Yorkshire mother tells how her bright 15-year-old son transformed into a far-right neo-Nazi


A mother whose ‘ordinary’ son joined National Action, kept a Nazi flag next to his bed and is now a convicted far-right terrorist has warned it could happen to anyone.

Katherine, whose second name is being kept secret for fear of reprisals, said her child was caring but turned to extremism after he was robbed at knifepoint aged 15.

The 57-year-old from West Yorkshire snapped when he was 19 and joined terror group National Action, with the devastated mother calling the police.

She said he has now shunned the hateful ideology after realising the error of his ways – but is currently serving time in prison.

Her warning comes after Britain’s youngest convicted terrorist who led a neo-Nazi cell from his grandmother’s cottage in Cornwall walked free from court last week.

Katherine, whose second name is being kept secret for fear of reprisals, said her child (blurred out with National Action members) was caring but turned to extremism after he was robbed at knifepoint aged 15

Katherine said her son was affectionate, sat his GCSE maths a year early and was an aspiring engineer.

But her divorce, coupled with her son’s relationship breaking down and being robbed in 2015, pushed him towards extremism.

She said he became obsessed with patriotism and immigration when the thug who stole from him was not arrested.

She said he tried to talk him out of it but he signed up with National Action in May 2016.

Katherine told the Mirror: ‘I looked them up and was horrified. My son started telling me the Holocaust was a conspiracy.

‘I tried to reason with him but he wouldn’t listen. By then he was ­entrenched in the ideology.’

National Action is a banned far-right group which supported the vicious murder of Jo Cox MP in Birstall, West Yorkshire, in 2016.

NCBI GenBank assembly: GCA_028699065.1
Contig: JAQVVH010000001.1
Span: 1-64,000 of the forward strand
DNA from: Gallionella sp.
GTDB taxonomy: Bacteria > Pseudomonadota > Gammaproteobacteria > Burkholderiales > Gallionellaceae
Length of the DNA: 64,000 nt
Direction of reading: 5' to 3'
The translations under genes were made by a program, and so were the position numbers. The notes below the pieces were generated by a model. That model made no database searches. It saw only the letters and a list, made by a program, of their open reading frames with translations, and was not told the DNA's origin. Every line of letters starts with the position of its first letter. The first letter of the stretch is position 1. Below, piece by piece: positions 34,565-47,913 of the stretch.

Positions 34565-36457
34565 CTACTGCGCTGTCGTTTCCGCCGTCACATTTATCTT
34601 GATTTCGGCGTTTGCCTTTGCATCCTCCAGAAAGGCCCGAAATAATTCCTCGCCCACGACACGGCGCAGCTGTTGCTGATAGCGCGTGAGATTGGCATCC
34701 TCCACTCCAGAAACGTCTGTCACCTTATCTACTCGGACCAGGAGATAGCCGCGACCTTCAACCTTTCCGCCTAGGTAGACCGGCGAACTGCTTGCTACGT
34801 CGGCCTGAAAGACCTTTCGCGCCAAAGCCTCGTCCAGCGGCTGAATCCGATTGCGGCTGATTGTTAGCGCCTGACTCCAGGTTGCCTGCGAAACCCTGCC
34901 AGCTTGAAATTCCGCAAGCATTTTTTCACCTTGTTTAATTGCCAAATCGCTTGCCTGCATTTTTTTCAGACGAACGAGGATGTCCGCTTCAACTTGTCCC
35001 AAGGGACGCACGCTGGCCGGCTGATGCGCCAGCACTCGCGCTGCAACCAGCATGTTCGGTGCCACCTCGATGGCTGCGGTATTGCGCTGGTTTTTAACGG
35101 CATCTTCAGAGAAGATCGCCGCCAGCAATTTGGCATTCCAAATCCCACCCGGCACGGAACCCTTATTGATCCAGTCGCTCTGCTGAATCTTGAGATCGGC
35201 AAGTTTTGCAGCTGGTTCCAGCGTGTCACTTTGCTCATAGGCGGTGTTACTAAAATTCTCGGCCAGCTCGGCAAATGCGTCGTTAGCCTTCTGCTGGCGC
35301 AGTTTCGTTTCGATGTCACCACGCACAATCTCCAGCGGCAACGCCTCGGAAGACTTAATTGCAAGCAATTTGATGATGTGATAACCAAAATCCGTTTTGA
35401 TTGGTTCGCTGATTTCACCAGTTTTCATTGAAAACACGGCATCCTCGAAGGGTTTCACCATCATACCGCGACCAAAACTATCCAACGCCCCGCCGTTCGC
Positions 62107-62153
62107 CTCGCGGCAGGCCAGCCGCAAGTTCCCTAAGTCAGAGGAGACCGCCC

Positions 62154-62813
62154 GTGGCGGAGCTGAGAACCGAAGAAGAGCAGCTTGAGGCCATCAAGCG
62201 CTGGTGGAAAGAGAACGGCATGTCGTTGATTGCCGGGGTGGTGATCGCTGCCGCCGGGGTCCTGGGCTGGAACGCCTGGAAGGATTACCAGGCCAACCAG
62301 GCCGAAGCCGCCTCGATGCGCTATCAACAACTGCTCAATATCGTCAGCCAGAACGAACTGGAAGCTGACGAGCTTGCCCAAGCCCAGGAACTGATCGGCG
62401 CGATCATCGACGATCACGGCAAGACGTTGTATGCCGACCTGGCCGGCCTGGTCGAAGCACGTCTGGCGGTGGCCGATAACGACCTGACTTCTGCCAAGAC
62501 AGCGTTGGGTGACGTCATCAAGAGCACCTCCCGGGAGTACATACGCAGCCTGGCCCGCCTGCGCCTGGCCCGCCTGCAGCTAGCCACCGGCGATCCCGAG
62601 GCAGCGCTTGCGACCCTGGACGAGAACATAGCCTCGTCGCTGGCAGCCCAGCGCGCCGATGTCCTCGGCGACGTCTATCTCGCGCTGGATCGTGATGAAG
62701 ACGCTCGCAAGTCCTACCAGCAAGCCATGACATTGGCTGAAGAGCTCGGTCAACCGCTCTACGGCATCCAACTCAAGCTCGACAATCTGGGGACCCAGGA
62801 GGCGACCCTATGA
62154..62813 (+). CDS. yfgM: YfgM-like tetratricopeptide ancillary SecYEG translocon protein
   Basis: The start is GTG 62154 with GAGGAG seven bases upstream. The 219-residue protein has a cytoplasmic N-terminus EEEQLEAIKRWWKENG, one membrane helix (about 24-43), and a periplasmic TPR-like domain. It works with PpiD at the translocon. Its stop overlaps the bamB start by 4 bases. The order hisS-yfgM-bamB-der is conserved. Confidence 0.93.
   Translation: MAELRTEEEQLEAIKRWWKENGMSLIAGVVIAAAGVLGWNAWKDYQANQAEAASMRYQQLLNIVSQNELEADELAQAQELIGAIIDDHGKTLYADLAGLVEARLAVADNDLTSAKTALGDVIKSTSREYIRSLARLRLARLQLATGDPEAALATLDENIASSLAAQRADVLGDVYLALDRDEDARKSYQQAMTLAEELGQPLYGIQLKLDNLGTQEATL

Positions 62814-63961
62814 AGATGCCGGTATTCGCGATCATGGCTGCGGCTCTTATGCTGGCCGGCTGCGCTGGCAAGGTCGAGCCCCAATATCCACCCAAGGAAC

But the boy said National Action has nothing to do with the killing and sidestepped his mother’s warnings.

He pushed her too far when he erected a Nazi flag in his bedroom and she called the police.

Officers signposted the Government’s Prevent scheme but he would not take part and they were forced to withdraw due to him no posing a threat of attack.

National Action is a banned far-right group which supported the vicious murder of Jo Cox MP (pictured) in Birstall, West Yorkshire, in 2016

National Action is a banned far-right group which supported the vicious murder of Jo Cox MP (pictured) in Birstall, West Yorkshire, in 2016

Yet in 2017 anti-terror officers raided their house and he was taken in for posting racist stickers online.

He was given a 12-month suspended sentence in 2018 and promised he would steer clear of extremism.

He was later arrested for being in National Action and was handed four-and-a-half years in June.

Katherine added: ‘My son was vulnerable when he got involved with the far- right. I want other parents to realise this could happen to their children too.’

Last week Britain’s youngest convicted terrorist who led a neo-Nazi cell from his grandmother’s cottage in rural Cornwall walked free from court.

The teenager, who committed a string of terror offences between the ages of 13 and 15, fell into his grandmother’s arms in court as he was spared jail. 

The boy, now 16, became the leader of the UK branch of Feuerkrieg Division (FKD) in 2019.

When police raided his grandmother’s home they found a swastika flag and the extremist codes ’14 88′ – standing for ‘Heil Hitler’ painted across the garden shed.

He was also found with a manual containing bomb-making plans, ingredients for napalm, and instructions on how to make Molotov cocktails, build an AK47 assault rifle, and engage in knife combat. 

He wrote racist and anti-Semitic posts online and spoke about ‘gassing’ Jewish people, hanging homosexuals and wanting to ‘shoot up their parades’.

He pleaded guilty to 12 offences – two of dissemination of terrorist documents and 10 of possession of terrorist material.

Last week Britain's youngest convicted terrorist who led a neo-Nazi cell from his grandmother's cottage in rural Cornwall walked free from court

Last week Britain’s youngest convicted terrorist who led a neo-Nazi cell from his grandmother’s cottage in rural Cornwall walked free from court

Justice Mark Dennis QC pictured as he sentenced the teenager, who is now 16, earlier this week

Justice Mark Dennis QC pictured as he sentenced the teenager, who is now 16, earlier this week

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